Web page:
Toward an Internet of Intra-Body Things
Wlliam Lincoln Smith Professor
Director of Research, PAWR Project Office Northeastern University
Tommaso Melodia is the William Lincoln Smith Professor with the Department of
Electrical and Computer Engineering and College of Engineering Faculty
Fellow at Northeastern University in
Boston. He received his
Ph.D. in Electrical and Computer Engineering
from the Georgia Institute of Technology in 2007. He is an IEEE
Fellow, a recipient of
the National Science Foundation CAREER award and of the 2018
Søren Buus Outstanding Research Award.
He is the Director of Research for the PAWR Project Office, a $100M public-private partnership to establish 4 city-scale platforms for wireless research to advance the US wireless ecosystem in years to come. He was the Technical Program Committee Chair for IEEE Infocom 2018, and serves in the Editorial Boards of IEEE Transactions on Mobile Computing, IEEE Transactions on Wireless Communications, IEEE Transactions on Biological, Molecular, and Multi-Scale Communications. His research on modeling, optimization, and experimental evaluation of Internet-of-Things and wireless networked systems is funded by the National Science Foundation, the Office of Naval Research, the Air Force Research Laboratory, DARPA, and the Army Research Laboratory.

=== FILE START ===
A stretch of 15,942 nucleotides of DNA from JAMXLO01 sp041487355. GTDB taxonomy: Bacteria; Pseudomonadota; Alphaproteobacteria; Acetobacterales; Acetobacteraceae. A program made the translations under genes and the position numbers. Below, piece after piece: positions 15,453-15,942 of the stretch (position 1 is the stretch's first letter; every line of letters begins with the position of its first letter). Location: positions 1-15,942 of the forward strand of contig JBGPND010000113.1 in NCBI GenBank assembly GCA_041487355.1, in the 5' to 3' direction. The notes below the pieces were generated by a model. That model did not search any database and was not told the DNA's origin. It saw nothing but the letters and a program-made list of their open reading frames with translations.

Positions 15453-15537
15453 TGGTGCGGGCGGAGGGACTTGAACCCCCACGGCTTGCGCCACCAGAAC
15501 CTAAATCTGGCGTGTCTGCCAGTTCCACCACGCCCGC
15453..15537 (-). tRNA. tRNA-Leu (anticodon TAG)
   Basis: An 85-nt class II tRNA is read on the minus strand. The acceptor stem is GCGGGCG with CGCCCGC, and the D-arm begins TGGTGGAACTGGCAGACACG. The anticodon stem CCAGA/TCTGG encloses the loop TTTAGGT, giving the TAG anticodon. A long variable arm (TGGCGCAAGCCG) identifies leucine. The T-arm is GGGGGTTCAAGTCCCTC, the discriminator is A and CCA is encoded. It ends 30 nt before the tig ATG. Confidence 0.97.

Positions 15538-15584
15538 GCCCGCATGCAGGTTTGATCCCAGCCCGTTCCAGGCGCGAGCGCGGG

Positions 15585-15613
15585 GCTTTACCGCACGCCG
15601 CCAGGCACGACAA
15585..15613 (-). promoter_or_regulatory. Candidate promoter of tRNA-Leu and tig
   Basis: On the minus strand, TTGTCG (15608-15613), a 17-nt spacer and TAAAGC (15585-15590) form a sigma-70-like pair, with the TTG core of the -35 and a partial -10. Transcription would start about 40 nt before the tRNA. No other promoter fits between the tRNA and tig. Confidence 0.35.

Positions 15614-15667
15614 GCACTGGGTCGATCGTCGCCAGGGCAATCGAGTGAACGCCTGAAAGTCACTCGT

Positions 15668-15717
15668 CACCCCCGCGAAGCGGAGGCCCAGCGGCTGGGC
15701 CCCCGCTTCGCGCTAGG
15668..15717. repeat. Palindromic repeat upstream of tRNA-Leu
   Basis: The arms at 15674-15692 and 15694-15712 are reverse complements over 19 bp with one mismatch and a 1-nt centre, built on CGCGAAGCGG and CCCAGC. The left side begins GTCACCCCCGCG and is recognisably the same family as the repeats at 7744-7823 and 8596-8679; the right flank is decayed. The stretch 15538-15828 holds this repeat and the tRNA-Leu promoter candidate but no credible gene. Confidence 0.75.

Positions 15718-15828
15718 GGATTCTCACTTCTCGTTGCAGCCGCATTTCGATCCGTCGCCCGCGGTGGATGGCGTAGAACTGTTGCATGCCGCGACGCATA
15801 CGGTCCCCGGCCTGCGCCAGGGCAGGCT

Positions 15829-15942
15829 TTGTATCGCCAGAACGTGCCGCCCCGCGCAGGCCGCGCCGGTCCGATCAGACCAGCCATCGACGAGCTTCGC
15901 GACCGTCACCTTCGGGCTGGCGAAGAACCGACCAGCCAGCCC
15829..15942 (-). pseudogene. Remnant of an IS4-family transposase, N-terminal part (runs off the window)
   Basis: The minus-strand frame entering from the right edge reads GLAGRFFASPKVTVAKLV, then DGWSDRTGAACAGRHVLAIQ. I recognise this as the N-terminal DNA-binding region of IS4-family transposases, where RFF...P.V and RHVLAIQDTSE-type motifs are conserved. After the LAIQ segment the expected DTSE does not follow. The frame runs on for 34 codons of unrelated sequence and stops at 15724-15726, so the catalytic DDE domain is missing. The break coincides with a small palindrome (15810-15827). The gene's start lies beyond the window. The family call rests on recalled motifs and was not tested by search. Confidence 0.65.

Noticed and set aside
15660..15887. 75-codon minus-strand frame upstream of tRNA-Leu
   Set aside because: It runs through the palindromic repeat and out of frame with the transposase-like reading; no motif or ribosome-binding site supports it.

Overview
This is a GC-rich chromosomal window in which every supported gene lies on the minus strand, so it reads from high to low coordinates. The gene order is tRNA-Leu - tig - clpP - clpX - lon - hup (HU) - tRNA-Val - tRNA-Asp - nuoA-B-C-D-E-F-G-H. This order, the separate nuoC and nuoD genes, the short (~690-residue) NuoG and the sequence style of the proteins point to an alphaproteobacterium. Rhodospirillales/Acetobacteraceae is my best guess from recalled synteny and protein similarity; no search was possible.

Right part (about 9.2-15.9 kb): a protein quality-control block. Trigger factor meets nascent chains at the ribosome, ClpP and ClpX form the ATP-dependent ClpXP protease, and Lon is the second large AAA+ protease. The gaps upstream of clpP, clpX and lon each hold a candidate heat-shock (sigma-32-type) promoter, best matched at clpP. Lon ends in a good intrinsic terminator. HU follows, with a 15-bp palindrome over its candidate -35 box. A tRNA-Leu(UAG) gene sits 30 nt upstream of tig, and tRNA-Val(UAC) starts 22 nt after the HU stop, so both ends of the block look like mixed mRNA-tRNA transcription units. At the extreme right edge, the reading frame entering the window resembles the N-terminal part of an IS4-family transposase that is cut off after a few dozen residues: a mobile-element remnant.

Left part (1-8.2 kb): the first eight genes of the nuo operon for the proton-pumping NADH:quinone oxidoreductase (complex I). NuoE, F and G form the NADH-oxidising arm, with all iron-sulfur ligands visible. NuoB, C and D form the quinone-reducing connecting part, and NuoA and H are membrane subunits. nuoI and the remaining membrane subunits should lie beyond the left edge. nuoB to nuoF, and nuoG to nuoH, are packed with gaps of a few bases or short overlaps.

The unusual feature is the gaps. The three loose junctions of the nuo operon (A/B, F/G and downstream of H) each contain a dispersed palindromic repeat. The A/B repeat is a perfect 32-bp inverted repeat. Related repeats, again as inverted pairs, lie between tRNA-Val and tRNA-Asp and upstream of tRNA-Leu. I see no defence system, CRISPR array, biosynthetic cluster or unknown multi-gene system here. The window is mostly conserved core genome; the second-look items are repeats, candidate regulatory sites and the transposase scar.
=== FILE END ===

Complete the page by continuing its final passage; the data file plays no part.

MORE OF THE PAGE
Wireless networks of electronically controlled implantable medical
sensors and actuators will be the basis of many innovative and
potentially revolutionary therapies. The
biggest obstacle in realizing this vision of networked implants is
posed by the dielectric nature of the human body, which strongly
attenuates radio-frequency electromagnetic waves used in traditional
This talk will give an overview of ongoing research at Northeastern University exploring a radically different approach, i.e., establishing wireless networked systems in human tissues that transfer data and energy through acoustic waves at ultrasonic frequencies. We will start off by discussing applications of networked implantable medical systems. We will then analyze fundamental aspects of ultrasonic propagation in human tissues and their impact on the design of wireless networking protocols at different layers of the protocol stack. We will then discuss our work on designing and prototyping the first ultrasonic Internet-of-Things platform through a closed-loop combination of mathematical modeling, simulation, and experimental evaluation.